Queen Coffin Taken Amid Funeral Controversy In Britain
By Stefan J. Bos, Chief International Correspondent Worthy News
LONDON (Worthy News) – The coffin of Britain’s late Queen Elizabeth II coffin has been taken from the Palace of Holyroodhouse to St Giles’ Cathedral in Edinburg, Scotland, amid controversy over her upcoming funeral.
King Charles III, along with his brothers and sister, led the procession along the Royal Mile in Edinburgh, where a remembrance service was held before mourners could pay their respects.
Earlier, Charles made his first address as monarch to legislators in Parliament, where he promised “selfless duty.”
Yet as the nation prepared for the Queen’s funeral on September 19, tensions emerged over security details surrounding U.S. President Joe Biden. The British and American governments played down suggestions that Biden could be banned from using a helicopter and obliged to travel by bus when he and other world leaders are in London for the funeral next week.
However, a leaked government document showed foreign heads of state would have to ride en masse in a bus to Westminster Abbey rather than using private cars.
The guidance, seen by several media outlets, set strict rules for the dozens of presidents, kings, queens, and prime ministers due to attend the funeral. They were also urged to travel by commercial flights to avoid putting too much strain on London’s airports.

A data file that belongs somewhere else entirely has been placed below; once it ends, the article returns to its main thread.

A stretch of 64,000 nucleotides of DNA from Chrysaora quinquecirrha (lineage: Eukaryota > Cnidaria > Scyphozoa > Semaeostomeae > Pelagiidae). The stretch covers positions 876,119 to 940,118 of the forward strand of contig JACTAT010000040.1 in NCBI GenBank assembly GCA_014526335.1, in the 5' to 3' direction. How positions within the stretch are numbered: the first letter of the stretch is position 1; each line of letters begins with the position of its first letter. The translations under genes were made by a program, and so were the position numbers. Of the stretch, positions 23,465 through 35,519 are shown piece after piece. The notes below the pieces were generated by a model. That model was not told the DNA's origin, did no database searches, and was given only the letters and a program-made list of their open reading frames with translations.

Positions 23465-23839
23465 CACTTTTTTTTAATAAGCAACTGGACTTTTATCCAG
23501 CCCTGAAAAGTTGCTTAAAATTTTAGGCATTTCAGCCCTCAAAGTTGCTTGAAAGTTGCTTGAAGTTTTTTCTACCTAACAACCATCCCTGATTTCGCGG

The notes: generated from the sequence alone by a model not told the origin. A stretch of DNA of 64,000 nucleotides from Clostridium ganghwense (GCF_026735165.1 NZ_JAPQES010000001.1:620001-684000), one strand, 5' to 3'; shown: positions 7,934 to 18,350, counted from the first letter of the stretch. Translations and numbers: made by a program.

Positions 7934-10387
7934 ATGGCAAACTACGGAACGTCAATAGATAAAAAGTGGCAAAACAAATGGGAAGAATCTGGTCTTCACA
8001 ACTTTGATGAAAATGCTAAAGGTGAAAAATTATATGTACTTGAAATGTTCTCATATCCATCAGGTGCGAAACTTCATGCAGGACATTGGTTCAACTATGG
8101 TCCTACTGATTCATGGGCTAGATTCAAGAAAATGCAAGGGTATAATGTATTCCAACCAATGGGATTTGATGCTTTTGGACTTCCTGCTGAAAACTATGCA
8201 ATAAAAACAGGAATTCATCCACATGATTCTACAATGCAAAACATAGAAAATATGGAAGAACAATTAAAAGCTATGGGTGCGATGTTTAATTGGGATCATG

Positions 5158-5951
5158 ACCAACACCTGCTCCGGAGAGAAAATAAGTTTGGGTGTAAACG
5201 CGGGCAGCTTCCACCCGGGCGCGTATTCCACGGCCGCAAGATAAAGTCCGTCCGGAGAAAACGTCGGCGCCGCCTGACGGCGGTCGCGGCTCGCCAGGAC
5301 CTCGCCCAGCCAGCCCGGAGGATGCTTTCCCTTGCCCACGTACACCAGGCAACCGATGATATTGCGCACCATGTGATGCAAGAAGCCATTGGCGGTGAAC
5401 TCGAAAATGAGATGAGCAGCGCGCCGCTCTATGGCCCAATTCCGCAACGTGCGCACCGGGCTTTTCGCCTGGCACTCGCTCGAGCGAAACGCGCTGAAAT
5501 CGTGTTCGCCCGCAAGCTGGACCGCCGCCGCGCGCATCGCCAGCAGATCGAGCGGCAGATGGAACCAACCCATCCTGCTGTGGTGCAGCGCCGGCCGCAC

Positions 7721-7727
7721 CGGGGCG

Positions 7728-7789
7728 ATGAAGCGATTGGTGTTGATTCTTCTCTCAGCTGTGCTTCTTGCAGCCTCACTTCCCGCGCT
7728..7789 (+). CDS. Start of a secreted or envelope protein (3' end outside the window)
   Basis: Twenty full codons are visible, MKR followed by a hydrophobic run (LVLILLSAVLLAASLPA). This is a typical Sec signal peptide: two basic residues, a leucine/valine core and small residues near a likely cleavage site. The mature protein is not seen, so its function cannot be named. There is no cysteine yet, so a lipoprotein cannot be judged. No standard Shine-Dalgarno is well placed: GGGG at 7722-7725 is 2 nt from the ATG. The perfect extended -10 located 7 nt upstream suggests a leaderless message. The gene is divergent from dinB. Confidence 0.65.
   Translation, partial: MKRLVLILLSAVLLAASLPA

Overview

The protocol message also said international guests must keep their delegations as small as possible, and those funeral invitations were limited ideally to the head of state and their spouse.
Like his predecessors, Biden – who confirmed his attendance on Saturday – usually gets about on foreign trips by helicopter and in the heavily armored presidential car known as the Beast.
Asked about the reports on Monday, the spokesperson for the new British prime minister, Liz Truss, stressed the “arrangements for different leaders will vary” and that the documents were simply for guidance.
The Guardian newspaper quoted U.S. sources as saying that the leaked document is not the version received by the White House “which does not impose the same limits on the number of guests and modes of travel.”
That suggests at least two versions of the invitation and maybe more, each tailored to the country in question.
British officials did not comment. However, one foreign ambassador based in London sent a text message saying, “Can you imagine Joe Biden on the bus?”
Timothy Miller, a security specialist and former US secret service agent, added in separate comments: “The bottom line is the president of the United States would never fly commercial and/or ride on a bus” for security reasons.
Besides Biden, leaders and royals from around the world are due to attend the funeral.
For instance, King Felipe and Queen Letizia of Spain will go to the funeral, while an invitation is also thought to have been sent to Felipe’s father, King Juan Carlos, who abdicated in 2014, reports said.
Others include Brazil’s far-right president, Jair Bolsonaro, a rare overseas outing for a leader whose perceived anti-democratic behavior and destruction of the Amazon rain forest isolated him internationally.
A national minute’s silence will be held on Sunday at 8 pm local time, the night before the Queen’s funeral in Westminster Abbey.
Queen Elizabeth II, Britain’s longest reigning monarch, passed away last week at age 96, leaving behind a nation facing significant economic and social turmoil.
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